Digital DNA, the 7-foot-tall, egg-shaped sculpture made partly of computer circuit boards currently installed in Lytton Plaza, has been recommended for deaccession (removal from the city's public art collection), leaving artist Adriana Varella scrambling for a way to save the work.
Digital DNA has suffered damange over the years. Due to the materials used and the sculpture's exposure to the elements, city staff have determined the costs of keeping the piece in good condition in Lytton Plaza are too high.
"We are faced with either undertaking another major overhaul of the piece, or deaccessioning it. If we do a major restoration (which we have done several before), we will likely see the piece in the same state of disrepair in a very short time," Palo Alto Public Art Program Director Elise DeMarzo wrote in an email to the Weekly.
Varella said she is preparing to launch a crowdfunding campaign to help pay for the costs of restoration as well as a possible lawsuit against the city, "with the intention that the piece is preserved and a permanent solution for its existence is found," she wrote in a press release.
Digital DNA was designed to celebrate Palo Alto's role as the birthplace of Silicon Valley.
"It is a piece about the ideology of technology and it was made collectively by dozens of people who helped me understand what were the ideologies behind the technology we use," Varella said.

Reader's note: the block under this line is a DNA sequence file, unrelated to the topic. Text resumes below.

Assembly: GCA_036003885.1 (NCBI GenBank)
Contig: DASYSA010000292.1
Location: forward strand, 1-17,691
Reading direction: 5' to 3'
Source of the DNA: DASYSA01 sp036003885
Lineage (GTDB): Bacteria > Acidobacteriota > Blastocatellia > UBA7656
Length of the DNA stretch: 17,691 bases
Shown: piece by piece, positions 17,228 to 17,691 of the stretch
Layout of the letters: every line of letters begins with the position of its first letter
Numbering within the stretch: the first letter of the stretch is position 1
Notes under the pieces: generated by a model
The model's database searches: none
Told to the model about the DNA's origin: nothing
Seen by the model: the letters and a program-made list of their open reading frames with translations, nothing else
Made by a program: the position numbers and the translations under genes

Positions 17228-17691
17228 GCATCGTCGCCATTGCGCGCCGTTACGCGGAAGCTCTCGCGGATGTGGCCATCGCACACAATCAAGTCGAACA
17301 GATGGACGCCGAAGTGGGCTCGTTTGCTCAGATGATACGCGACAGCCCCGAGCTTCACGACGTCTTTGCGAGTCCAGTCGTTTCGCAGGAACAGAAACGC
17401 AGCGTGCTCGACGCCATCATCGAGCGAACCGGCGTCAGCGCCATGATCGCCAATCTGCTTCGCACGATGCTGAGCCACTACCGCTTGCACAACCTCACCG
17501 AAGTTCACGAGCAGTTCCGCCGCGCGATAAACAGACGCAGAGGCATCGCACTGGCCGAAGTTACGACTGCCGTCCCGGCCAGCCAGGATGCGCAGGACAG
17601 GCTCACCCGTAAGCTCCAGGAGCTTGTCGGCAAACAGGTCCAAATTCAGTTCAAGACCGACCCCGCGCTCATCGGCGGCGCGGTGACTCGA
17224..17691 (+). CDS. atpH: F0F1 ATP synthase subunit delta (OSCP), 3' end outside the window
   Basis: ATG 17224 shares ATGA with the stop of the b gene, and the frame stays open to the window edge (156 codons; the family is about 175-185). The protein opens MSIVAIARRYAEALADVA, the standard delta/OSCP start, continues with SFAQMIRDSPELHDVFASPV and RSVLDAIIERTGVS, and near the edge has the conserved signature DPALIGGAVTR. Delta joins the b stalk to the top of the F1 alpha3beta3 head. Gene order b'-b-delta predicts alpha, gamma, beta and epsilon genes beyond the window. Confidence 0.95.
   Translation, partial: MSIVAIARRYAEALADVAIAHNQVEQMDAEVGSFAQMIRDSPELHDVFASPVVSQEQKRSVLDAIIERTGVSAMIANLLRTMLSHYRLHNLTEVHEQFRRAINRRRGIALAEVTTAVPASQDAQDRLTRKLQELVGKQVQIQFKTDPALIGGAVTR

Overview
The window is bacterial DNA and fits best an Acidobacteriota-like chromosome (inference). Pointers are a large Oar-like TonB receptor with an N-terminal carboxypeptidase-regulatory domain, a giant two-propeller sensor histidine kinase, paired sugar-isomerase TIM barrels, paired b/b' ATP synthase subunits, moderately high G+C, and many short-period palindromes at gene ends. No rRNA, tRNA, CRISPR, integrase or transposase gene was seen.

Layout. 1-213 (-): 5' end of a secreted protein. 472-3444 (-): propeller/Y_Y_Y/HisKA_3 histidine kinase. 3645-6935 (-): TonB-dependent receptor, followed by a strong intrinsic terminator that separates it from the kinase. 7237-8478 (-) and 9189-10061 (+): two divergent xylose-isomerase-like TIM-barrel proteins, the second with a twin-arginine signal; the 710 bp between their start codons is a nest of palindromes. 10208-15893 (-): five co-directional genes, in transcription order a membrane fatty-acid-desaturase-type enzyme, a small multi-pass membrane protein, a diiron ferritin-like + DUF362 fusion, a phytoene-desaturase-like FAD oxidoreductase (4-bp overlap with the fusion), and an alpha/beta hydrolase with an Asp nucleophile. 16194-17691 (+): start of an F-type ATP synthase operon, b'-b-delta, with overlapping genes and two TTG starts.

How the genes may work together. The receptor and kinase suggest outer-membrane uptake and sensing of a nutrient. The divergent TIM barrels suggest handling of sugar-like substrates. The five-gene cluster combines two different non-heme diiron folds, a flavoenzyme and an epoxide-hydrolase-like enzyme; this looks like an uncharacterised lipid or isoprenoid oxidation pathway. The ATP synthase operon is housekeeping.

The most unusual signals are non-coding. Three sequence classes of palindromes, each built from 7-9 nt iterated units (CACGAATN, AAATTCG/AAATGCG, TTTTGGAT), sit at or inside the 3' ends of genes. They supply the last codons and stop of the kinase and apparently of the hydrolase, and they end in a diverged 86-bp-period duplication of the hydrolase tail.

The piece has a troubled history, as noted in the city's deaccession report. Originally commissioned in 2000, the materials for the sculpture were mistaken for junk by a neighbor and thrown away; the installation faced delays due to the redesign of Lytton Plaza; and the sculpture's first iteration was destroyed in a warehouse fire. The Public Art Commission funded a second version in 2004, which was installed in the plaza the following year, where it became a target of vandalism. Restoration work was carried out prior to the reopening of the redesigned plaza in 2009.
According to the report, the city originally commissioned the piece for $9,950 and estimated maintenance and repair costs of $20,752 since 2005. In 2011, the Public Art Commission created a subcommittee to seek a new, more protected location for Digital DNA but did not find a suitable locale. After a 2015 evaluation discovered instability in the piece's base and further deterioration of the sculpture's protective coating, deaccession was recommended.
The Public Art Commission will make its final deaccession decision at its Nov. 16 meeting (Go Mama, by artist Marta Thoma, and California Avenue, California Native by Susan Leibovitz Steinman, both on California Avenue, have also been recommended for deaccession evaluation). If deaccession goes ahead, the artwork may be returned to the artist at the artist's expense, sold or donated by the city, or destroyed. The public is invited to comment on the matter via email (send remarks to email@example.com) or at the meeting.
As noted in a letter from the Palo Alto Public Art Program to the Downtown Palo Alto community, "aesthetic taste is not a reason for deaccession."